In this show, Miroslav Antic continues to explore the power of memory by transforming personal photographs of his family, friends and youth while growing up in Belgrade into seductive canvases veiled by semi-transparent layers of colorful stripes, polka-dots and even Pollock-like paint splatters.
Antic’s paintings draw in the viewer’s gaze with his reflections of a family album. At first view, these paintings carry the feeling of nostalgia and one can not help but relate the artist’s imagery to ones own retrospection of their family history. In this way Antic’s paintings are highly intimate and personal, yet universal and inclusive. Each painting draws in the viewer, past the surface of the canvas. But Antic’s suspended layers of paint hover over the picture plane and filter ones vision, inserting distance between the viewer and the image that lies beneath.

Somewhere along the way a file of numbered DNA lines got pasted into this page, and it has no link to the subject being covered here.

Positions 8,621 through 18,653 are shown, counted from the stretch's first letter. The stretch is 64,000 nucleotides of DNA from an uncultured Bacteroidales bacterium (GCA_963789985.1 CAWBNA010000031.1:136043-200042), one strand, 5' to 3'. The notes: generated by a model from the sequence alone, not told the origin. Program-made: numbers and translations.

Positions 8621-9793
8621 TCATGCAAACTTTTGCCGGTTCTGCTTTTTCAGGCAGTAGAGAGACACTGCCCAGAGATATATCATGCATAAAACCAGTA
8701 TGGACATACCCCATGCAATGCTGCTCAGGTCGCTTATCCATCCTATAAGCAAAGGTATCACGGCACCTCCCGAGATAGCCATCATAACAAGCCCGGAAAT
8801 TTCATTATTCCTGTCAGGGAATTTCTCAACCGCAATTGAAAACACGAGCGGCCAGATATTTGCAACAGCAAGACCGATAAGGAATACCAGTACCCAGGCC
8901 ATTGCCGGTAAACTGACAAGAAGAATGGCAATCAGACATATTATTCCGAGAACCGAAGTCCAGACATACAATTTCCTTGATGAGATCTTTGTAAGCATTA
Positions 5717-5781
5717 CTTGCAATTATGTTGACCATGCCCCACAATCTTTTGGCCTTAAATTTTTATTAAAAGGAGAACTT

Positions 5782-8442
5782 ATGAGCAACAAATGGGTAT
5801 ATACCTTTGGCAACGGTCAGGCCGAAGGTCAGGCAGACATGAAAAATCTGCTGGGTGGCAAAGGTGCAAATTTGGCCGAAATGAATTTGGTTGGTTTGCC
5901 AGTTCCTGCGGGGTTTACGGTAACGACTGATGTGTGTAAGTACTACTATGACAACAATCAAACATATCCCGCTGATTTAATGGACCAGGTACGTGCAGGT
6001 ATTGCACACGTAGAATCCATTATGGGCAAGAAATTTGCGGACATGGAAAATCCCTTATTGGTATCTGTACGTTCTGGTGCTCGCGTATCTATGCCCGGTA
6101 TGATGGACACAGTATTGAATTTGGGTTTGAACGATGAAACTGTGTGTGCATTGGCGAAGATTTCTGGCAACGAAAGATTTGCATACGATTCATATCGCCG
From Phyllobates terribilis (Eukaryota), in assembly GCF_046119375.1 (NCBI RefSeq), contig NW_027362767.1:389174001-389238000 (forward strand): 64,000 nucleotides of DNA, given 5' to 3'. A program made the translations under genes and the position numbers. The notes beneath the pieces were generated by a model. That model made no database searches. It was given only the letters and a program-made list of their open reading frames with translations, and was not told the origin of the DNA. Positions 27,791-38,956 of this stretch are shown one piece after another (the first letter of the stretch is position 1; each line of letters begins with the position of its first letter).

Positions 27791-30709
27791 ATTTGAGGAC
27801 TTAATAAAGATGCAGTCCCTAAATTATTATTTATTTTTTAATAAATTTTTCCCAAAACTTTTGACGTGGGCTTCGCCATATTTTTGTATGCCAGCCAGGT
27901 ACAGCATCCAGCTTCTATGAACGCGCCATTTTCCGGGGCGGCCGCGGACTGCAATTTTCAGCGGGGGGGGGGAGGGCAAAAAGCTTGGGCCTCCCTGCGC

Much like Pop Art painters Andy Warhol and Roy Lichtenstein, Antic uses appropriated imagery, in this case from his own personal photo archives, and contemporizes them. In the work Untitled (Father, 1939) 2006, the artist renders a photographic image of his father in a bathing suit circa 1939. The image suggests a moment from another era, but Antic has provocatively painted a layer over the image of poppy polka-dots and water droplets which call attention to the two-dimensionality of the flattened canvas. In another painting, Untitled (First Grade) 2005, the artist paints over the figurative image a yellow transparent layer accompanied by bright stripes of color, suggesting that memories can be just as fictive and hazy as these paintings themselves.
January 11 – February 17, 2006